Wednesday, December 21, 2011

Japanese Pt. 4

Since I had the time, I thought I would post some more Japanese armour and other equipment, from my CD Japanese Army. First up are some Fujimi Type 41 75mm Mountain guns. These are ones that I acquired second hand some time ago.  These are the guns to go with the pack horses from this post. The guns are the only useful item from the Fujimi Japanese Infantry set, the figures are amongst the worse I have ever seen.
Four Batteries of Horse packable fun.

I am starting to put all my guns on bases to help protect the model.
 To get hold of these particular guns, I had to purchase an entire WRG Japanese Army. It was worth it to get the guns! Attempts to order in the model kit from a local model store came to a dead end as they were only able to order in a very limited range of Fujimi kits, and these weren't on the list. Fortunately, a friend teaching in Japan was able to track some down for me so I have a few more lurking in the plastic mountain awaiting construction. Still, for quite some time these guns were scarcer than hens teeth.
Getting hold of these guns was quite a mission.
 I have always liked my Japanese Army, as it allows me to field quite quirky forces with a solid infantry core. It also gave me an opportunity to make conversions of existing vehicles, like these two 150mm Ho-Ro SPGs. While only 25 were ever made (and in CD terms here are 10), the idea with my Japanese armour is to either field them in a manner similar to battalion guns (so they represent a section of vehicles, rather than a platoon) or give them the markings of particular units for use in different campaigns.
A side view of the beasts.
 These were converted from the Fujimi Ho-Ni 75mm SPG kit. The 150mm guns are cut down Roco 155mm Long Toms, and the plastic struts inside holding the guns come from the blade attachments of Matchbox Bulldozers.
The Front view of the Ho-Ros.
And the rear view.
 The paint job is unfinished, as I am still unsure as to how I want to finish them. My current plan is to assemble all my Japanese AFVs and then assign theaters and paintjobs from there. Of course not all my conversions are as reliable as my Ho-Ros. Two in particular are just plain wrong. I refer to my conversion of a Chi-Ha tank to a cargo/AA carrier and my conversion of a Ho-Ni to a self propelled heavy mortar.
Look it's a cargo carrier that never was!

And now it's a AA carrier that never was!
 The cargo carrier was an attempt to create a So-Da, which was a cargo carrier based on the Type 97 Tankette. Since the Tankette is damn hard to source in NZ, I decided to use a Chi-Ha from the bits box, and use the appropriate stats for the real vehicle, which are listed in 'Lighter than a Feather', the CD Command Post Japanese Supplement as being the Type 3 carrier. The AA carrier is based on an experimental vehicle which was also based on a tankette. It's a pure gamey fudge created to put balance into certain scenarios. The gun is loosely based on the Type 4 twin 20mm AA Machine Cannon. The barrels are far too long. The worst offender is the last... A self propelled heavy mortar. The mortar is meant to be the Type 3 30cm Mortar, but I always used the stats for the Type 98 250mm Mortar. The vehicle is very, very, loosely based on the Type 4 Ha-To.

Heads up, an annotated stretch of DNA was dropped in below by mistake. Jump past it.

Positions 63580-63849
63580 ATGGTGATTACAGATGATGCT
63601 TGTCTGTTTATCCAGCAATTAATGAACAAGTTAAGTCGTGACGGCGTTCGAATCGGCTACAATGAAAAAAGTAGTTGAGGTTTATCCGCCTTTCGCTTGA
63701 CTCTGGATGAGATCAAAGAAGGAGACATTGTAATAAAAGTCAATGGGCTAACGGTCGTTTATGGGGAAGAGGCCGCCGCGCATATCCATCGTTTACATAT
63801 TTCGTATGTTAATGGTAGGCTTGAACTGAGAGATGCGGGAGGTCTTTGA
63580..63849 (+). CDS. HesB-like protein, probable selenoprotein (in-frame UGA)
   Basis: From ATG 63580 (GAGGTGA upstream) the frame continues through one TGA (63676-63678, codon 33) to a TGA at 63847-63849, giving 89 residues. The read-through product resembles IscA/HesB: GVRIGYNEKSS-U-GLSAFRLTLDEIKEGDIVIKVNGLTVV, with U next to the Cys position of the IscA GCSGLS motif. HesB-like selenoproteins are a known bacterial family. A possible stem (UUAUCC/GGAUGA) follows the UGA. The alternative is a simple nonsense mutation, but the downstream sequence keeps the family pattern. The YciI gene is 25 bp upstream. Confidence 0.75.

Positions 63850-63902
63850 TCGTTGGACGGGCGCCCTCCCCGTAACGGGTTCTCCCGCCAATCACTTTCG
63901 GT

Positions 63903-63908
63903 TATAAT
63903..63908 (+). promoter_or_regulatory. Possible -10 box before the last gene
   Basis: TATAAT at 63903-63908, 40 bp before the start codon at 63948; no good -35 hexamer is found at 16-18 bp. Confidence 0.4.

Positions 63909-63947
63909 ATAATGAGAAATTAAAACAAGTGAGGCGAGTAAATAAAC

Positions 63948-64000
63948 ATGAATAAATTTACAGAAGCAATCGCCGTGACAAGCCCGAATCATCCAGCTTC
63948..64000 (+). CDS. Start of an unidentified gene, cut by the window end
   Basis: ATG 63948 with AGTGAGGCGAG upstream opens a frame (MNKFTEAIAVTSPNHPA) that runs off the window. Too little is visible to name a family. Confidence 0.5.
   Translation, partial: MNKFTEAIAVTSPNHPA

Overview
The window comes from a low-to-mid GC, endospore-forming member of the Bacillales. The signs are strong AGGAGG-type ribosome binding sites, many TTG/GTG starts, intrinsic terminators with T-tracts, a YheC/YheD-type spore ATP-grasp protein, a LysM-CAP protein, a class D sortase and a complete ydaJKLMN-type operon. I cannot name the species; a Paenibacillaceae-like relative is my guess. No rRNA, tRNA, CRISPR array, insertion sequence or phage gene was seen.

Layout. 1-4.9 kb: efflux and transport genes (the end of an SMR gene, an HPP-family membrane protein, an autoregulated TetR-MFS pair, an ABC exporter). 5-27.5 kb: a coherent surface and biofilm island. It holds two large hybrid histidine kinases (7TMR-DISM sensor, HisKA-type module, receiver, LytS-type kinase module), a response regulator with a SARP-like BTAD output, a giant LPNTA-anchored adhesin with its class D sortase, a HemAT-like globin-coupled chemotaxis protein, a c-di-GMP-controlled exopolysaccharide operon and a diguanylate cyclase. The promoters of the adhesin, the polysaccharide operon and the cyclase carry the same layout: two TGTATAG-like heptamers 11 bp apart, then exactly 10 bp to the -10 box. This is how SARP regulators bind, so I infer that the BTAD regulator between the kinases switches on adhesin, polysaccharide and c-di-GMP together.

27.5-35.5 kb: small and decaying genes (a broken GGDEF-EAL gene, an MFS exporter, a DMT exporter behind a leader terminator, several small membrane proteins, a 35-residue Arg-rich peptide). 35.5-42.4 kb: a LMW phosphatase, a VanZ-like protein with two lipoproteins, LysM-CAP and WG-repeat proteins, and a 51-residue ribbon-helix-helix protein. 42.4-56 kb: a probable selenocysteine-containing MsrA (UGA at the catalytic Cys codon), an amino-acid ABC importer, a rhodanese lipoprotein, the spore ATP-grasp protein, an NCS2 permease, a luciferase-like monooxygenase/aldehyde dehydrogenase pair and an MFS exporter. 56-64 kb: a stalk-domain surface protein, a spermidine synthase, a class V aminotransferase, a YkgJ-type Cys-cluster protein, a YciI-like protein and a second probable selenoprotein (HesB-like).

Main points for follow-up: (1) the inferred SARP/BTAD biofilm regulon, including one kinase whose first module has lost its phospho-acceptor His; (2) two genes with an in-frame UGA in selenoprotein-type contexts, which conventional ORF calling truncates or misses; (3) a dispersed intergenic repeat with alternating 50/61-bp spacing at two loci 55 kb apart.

And this didn't exist either!
And yes, that is a 40K Imperial Guard Mortar...
 The point of making the vehicles was to create something to fill the gaps in my Japanese forces using what resources I had available, and at the time, the very limited reference material available. Both of the reference links I have made in this post are to pages from Taki's site, which I view as being simply outstanding in terms of quality.Taki is a very trustworthy source on Japanese military equipment, and if you have an interest in WW2 Japanese equipment, and haven't visited his site, I strongly urge you to do so. As to the future fate of the two conversions that never were, I will probably still use the cargo carrier, but stop using the AA mount, and plan to massively rebuild the Mortar carrier into an actual  Ha-To.


  1. Some interesting stuff in there B, nice to see some a bit different

  2. I guess one of the challenges of wargaming can lie in supplying the gaps in available equipment, models and figures. In terms of what was available to other armies of WW2, the Japanese seemed as deficient as the weakling armies of Italy, Hungary and Romania. A challenging army to build as much as to fight with, methinks.

    Still, my memory of 'commanding' US beach landings on Pacific islands (and the USMC disaster in the Tarawa thing you ran 8 or 9 years ago (was I still smoking then?)) showed just how difficult it was to make a lodgement in the face of a determined foe, however ill-equipped.

    My attitude to the above is to keep using the 'fictitious' equipment on a 'what-if' or substitute basis (depending on scenario) until you have obtained or built its non-fictional replacement.